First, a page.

To perform Glut Bridge, follow these steps:

  1. Lie on your back, legs bent, feet flat on the floor.
  2.  Raise your hips into a bridge position while activating your glutes and core.
  3.  Rotate your hips to one side without lowering them while in the bridge, then return to the center and rotate to the other side. 
  4. Continue in this motion, concentrating on controlled motions and activating your core the entire time. 

Your training regimen must include back workouts and targeted lower back stretches for overall spinal health. Exercises such as Superman, Clam Shells, and Wall Squats primarily target your back muscles, developing strength and resilience.


A comprehensive therapeutic exercise program overseen by a skilled physical therapist, chiropractor, or back rehabilitation specialist provides the most effective, lasting relief from lower back pain. The tailored program addresses your unique deficits and dysfunctions.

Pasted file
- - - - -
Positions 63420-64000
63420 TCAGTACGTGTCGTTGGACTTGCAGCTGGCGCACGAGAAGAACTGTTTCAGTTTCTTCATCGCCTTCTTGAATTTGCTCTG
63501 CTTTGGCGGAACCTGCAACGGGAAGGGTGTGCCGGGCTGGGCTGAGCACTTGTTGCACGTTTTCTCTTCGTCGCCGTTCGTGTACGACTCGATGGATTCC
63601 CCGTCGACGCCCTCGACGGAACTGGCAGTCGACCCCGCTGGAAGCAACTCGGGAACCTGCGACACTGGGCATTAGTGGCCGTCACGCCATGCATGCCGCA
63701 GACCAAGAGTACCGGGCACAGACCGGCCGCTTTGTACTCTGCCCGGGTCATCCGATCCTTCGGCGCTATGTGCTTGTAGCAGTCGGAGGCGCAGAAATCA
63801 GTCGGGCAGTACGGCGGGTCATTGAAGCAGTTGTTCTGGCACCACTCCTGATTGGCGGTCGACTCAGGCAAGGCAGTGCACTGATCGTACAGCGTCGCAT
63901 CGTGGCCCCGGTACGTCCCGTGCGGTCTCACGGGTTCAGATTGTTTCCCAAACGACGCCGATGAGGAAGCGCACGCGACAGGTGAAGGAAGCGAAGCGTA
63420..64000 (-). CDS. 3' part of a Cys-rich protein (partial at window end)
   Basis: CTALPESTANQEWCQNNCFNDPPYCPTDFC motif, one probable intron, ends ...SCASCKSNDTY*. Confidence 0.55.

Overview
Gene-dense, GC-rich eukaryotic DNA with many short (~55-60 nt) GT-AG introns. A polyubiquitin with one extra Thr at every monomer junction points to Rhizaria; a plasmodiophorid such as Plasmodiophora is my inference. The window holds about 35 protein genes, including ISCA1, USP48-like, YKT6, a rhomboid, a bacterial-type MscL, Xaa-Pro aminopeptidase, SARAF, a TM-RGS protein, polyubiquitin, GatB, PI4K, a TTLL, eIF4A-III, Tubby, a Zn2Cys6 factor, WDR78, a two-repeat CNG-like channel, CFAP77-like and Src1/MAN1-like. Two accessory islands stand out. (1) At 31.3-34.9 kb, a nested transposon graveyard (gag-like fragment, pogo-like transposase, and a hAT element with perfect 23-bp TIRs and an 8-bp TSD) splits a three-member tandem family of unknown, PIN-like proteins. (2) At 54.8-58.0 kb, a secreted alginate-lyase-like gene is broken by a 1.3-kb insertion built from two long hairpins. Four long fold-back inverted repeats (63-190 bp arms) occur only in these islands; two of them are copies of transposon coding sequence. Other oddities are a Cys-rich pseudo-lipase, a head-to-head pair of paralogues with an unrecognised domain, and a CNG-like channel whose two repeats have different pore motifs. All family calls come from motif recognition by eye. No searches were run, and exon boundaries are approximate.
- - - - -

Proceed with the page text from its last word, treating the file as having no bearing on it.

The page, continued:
Appropriately progressing the exercises retrains the back for real-world function and prevents future injuries. With motivation and commitment to the active rehab approach, you can get back to all the activities important to your life.

If you have lingering back pain or dysfunction, our rehabilitation experts at Physical Therapy Advantage in Aurora can get you back on track. Our licensed physical therapists are specialized in rehab lower back pain by using advanced manual techniques and progressive therapeutic exercises. Experience lasting relief and improved performance.

COVID-19 Update: Due to the continued COVID-19 concerns we wanted to update everyone on our current policies. We are still considered to be an essential healthcare provider, but as of January 1, 2023...